Faustina the Elder (A.D. 100-141) was said to have worn at least three hundred wigs, while Caligula (A.D. 12-41) was fond of a large capillameus, a full wig. Though, sometimes bald Romans, both men and women, would paint hair on their heads rather than wear a wig. The popularity of wigs and artificial hair was fodder for Martial’s and Juvenal’s acerbic wit as they made fun of women who used wigs to look younger and old men who hoped to hide their age (Corson 1965).
Wigs continued to be worn after Rome became Christian (A.D. 313), and the Church did not hesitate to criticize them as a mortal sin. Cyprian, for example, is said to have declared that “adultery is a grievous sin, but she who wears false hair is guilty of a greater.” Clement of Alexandria declared that when wig wearers were blessed, the blessing would remain on the wig and not go to the wearer (Corson 1965).
The Fall and Rise of the Wig
During much of the Middle Ages, a married woman’s hair was covered, and wigs in general declined in popularity. Though wigs were not popular, if they did happen to appear, the Church condemned them throughout the Middle Ages as badges of the devil. In the fifteenth century, however, men occasionally wore them to conceal their hair loss and, in 1450, merkins (pubic wigs) made their debut as a device to cover syphilitic pustules and gonorrheal warts (Cooper 1971). In 1520, Henry the VIII’s royal treasury paid out twenty shillings “for a perwyke for Sexton, the king’s fool.” It is generally thought that Henry the III of France (1574-89) renewed the fashion for wigs when he began to wear a curled one to disguise his thinning hair.
By the end of the sixteenth century, a great deal of false hair was used in Europe, and by the beginning of Queen Elizabeth’s reign (1558), wigs were becoming an indispensable part of a lady’s wardrobe and increasingly popular with men. In England, women’s wigs were often dyed red as a compliment to Queen Elizabeth who had natural red hair (and at least 80 wigs). Marguerite de Valois (1553-1615) is rumored to keep blond servants to provide hair for her wigs. Catherine de’ Medici (1519-1589) also helped popularize the wig and paid a woman for her daughter’s hair. And Mary of Scotland (1542-1587), who had an even larger collection than her predecessor Elizabeth, preferred the winged or horned style wig (Corson 1965).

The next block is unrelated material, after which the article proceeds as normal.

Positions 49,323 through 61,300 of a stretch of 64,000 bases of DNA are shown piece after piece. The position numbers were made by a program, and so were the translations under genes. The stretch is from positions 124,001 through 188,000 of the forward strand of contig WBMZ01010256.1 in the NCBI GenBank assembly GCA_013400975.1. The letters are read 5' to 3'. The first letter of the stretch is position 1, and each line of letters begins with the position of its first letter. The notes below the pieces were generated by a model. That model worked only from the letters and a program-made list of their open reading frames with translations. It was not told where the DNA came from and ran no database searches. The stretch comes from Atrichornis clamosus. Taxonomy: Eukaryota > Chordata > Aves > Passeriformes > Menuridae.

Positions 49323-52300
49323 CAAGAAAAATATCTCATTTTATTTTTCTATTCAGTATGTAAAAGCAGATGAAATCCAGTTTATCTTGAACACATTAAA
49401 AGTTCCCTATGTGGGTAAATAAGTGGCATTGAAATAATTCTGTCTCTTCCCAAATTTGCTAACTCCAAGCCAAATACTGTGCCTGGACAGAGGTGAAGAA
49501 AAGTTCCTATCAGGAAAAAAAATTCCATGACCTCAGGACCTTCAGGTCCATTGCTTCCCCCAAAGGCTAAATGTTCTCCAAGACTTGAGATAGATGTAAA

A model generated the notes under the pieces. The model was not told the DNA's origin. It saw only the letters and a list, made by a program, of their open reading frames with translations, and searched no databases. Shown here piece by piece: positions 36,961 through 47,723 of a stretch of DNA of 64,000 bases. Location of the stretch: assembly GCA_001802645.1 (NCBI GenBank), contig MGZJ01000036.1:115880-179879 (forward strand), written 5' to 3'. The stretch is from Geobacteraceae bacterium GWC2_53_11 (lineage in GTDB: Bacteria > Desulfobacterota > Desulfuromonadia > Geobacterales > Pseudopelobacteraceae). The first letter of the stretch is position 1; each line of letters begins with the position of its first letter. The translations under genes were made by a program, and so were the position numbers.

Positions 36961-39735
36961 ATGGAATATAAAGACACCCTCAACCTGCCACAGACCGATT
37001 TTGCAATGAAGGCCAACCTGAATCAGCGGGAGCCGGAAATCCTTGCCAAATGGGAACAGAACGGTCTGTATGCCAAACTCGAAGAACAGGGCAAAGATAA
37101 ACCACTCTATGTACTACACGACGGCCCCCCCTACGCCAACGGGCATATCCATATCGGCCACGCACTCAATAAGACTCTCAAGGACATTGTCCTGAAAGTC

Seventeenth Century: “Horrid Bushes of Vanity”
The seventeenth century was one of dramatic change for men. Though the Puritan Parliament faction (called “Roundheads” for their short, somber haircuts) railed against wigs, and some Puritan pastors even refused to allow anyone wearing a wig into the church, this century saw the widespread use of wigs for men for the first time since the days of the ancient Egyptians. French King Louis XIII wore a wig to conceal his baldness, and when French King Louis XIV’s hair started to thin when he was 35, he shaved his head and wore a large wig. As a compliment to the Sun King, all his courtiers began to wear yellow wigs. Later, in old age, Louis wore an enormous wig, thickly covered with perfumed and white powder. Men and women (who were more likely to wear extensions), both old and young began to copy him as looking old became “in” (Corson 1965). Louis also was said to have hired 40 wig makers and considered his wig so vital to his dignity that he never let anyone see him without it except his barber. Whether he kept it on in bed for the benefit of his many mistresses—there is no record.
With long wigs, combs took on considerable importance, and it was considered properly fashionable to arrange the hair in public with large combs. It was a nicety, like taking snuff. The Chambers Journal in 1860 pointed out that “combing the wig” was appropriate when “the conversation slackened from a lack of ideas” (Corson 1965). For a man, a wig was the crowning glory of his appearance, and it was not unusual for him to spend hours arranging and powdering it, “beseeching the Winds to favor his delicate Friz” (ibid). Large wigs were considered an investment and were often willed along with other valuables.